Looking in the mirror is painful for Shayne Fletcher.
"When I get out of the shower and I have to look in the mirror, it gives me anxiety," said Fletcher. "It's probably the worst part of my day."
Shayne, who was born Melissa, doesn't feel what he sees in the mirror reflects who he is really is as a person.
"It is going to be nice once I look in the mirror and see myself for who I am as a person on the outside like I am on the inside," Fletcher explained.
According to Shayne, he struggled to identify as a female starting as a young child. He recalls not being interested in Barbie dolls. Instead, gravitating toward his older brother and even wearing his brother's clothes.
Still, in an attempt to "fit in" he kept his blonde hair long, wore a dress to his mother's wedding to please her and even posed for glamour shots.
"I never related to girls," he explained.
Fletcher didn't vocalize his feelings.
Then, at the age of 28, he made the realization, he was man born with a female's body.
"I became extremely depressed, I withdrew myself from everyone. I guess I was trying to just hide from myself," he recalled.
Fletcher sought out a therapist and then went to a second. The diagnosis remained the same, doctors told Fletcher he was transgender.
Ten months ago, he decided to begin hormone therapy, injecting himself once a week with testosterone.
He's now growing facial hair and his voice is changing.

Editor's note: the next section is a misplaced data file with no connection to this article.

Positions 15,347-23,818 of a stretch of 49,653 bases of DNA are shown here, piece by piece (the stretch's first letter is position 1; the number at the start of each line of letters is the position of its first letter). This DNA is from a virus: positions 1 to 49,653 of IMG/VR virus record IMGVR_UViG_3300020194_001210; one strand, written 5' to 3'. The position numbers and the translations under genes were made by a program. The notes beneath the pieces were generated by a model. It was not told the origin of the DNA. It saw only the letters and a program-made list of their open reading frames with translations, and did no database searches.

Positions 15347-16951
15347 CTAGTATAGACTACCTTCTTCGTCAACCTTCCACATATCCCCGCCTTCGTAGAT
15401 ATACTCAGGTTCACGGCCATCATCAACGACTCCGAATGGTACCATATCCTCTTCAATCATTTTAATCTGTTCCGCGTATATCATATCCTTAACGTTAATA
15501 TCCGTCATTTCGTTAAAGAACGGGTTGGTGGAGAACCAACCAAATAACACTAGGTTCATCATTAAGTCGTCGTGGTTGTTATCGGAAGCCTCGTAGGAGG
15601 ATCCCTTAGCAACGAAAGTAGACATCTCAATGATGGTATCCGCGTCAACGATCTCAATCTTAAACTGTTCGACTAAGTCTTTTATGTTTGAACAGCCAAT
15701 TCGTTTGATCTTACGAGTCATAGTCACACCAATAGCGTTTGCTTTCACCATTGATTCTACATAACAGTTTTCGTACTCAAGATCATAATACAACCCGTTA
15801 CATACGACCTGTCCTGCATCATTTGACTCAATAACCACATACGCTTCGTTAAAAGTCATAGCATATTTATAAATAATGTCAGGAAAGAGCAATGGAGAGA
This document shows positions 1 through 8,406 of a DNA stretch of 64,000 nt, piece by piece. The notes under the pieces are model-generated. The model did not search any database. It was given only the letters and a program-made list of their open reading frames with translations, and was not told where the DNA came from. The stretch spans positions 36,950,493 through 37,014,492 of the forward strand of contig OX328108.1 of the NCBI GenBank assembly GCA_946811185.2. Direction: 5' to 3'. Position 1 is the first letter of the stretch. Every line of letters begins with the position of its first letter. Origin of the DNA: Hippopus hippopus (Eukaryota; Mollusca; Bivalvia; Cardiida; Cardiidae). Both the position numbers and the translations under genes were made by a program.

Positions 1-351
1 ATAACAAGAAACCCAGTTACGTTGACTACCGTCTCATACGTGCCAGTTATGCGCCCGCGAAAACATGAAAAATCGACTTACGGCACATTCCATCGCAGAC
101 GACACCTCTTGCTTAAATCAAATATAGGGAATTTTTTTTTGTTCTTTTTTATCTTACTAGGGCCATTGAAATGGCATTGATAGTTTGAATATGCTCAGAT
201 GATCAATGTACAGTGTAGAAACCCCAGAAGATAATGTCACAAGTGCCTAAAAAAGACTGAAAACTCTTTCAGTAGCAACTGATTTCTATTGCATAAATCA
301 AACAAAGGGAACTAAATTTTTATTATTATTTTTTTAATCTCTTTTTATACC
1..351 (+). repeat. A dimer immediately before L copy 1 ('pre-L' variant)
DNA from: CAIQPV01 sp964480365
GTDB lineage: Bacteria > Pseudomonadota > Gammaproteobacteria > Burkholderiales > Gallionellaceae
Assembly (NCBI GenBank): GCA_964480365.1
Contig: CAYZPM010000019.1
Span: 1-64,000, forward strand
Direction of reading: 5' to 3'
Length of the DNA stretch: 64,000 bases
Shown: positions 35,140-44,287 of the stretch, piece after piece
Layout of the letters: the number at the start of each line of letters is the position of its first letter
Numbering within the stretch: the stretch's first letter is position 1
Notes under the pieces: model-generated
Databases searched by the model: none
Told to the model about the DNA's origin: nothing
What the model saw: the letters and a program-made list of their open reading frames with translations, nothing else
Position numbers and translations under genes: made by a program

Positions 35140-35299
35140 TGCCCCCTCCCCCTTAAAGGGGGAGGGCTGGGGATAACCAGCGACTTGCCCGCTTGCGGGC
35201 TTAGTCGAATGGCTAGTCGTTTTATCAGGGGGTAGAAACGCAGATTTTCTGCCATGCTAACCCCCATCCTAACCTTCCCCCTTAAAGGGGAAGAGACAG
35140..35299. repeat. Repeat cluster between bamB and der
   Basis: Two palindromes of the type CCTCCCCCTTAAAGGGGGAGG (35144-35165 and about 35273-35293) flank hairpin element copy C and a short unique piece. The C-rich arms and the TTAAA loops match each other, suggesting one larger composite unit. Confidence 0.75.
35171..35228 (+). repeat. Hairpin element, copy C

But, this is only part of his journey.
In order for his driver's license to say male instead of female and in order to feel complete, Fletcher wants to undergo gender reassignment surgery.
He only wants top surgery at this point.
He says having breasts feels strange and makes him feel like a stranger in his own body.
"Once I put my binder on and I put my clothes on and my hat and things that make me feel more masculine, I feel more comfortable just being alone in my flesh," Fletcher said.
Fletcher, who works in the health industry, told ABC Action News his insurance opted out of covering gender reassignment surgery. Surgery can cost anywhere from $4,000 to $50,000, making it cost prohibitive for many.
Despite saving money, Fletcher still cannot afford surgery.
He is now turning to crowdfunding in hopes of completing his transformation.
"It's rough, not being able to go and take care of the things you need to take care of, just to feel good about yourself," he said.
Shayne's GoFundMe Page is aptly titled, "Becoming Shayne."
He writes, "My name is Shayne and I've created this account to take the next step in my journey as becoming the person I was born to be. I've posted a video describing who I am as a transgender individual, so please feel free to watch. Being transgender is not a choice, it's a life or death matter and I'm here to speak out about who I need to be in order to live a happy and healthy life."
For those who cannot donate monetarily, Shayne is asking for those people to educate themselves about the struggle transgender men and women face.
"Surgery is not something we do for cosmetic reasons. Surgery is to make us feel comfortable with who we are as a whole. Being born in the wrong body is something that is indescribable. It's a feeling you only understand truly if it happens to you," Fletcher said.
TRANSGENDER COMMUNITY RESOURCES
Those transitioning like Shayne have resources available to them to make the emotional journey more manageable.
At Metro LGBT Centers in St. Petersburg, bi-monthly support groups are held where those transitioning can share experiences, explore emotions, and express themselves.
Click here to find out more about their programs.
At aTransLife Matters in Tampa, transgender group counseling is offered. Support groups are also offered for family member's of transgender men and women.
If you are interested in joining these groups, you can contact Saralee Fackelman, via phone at 813.716.4264 or via email at email@example.com.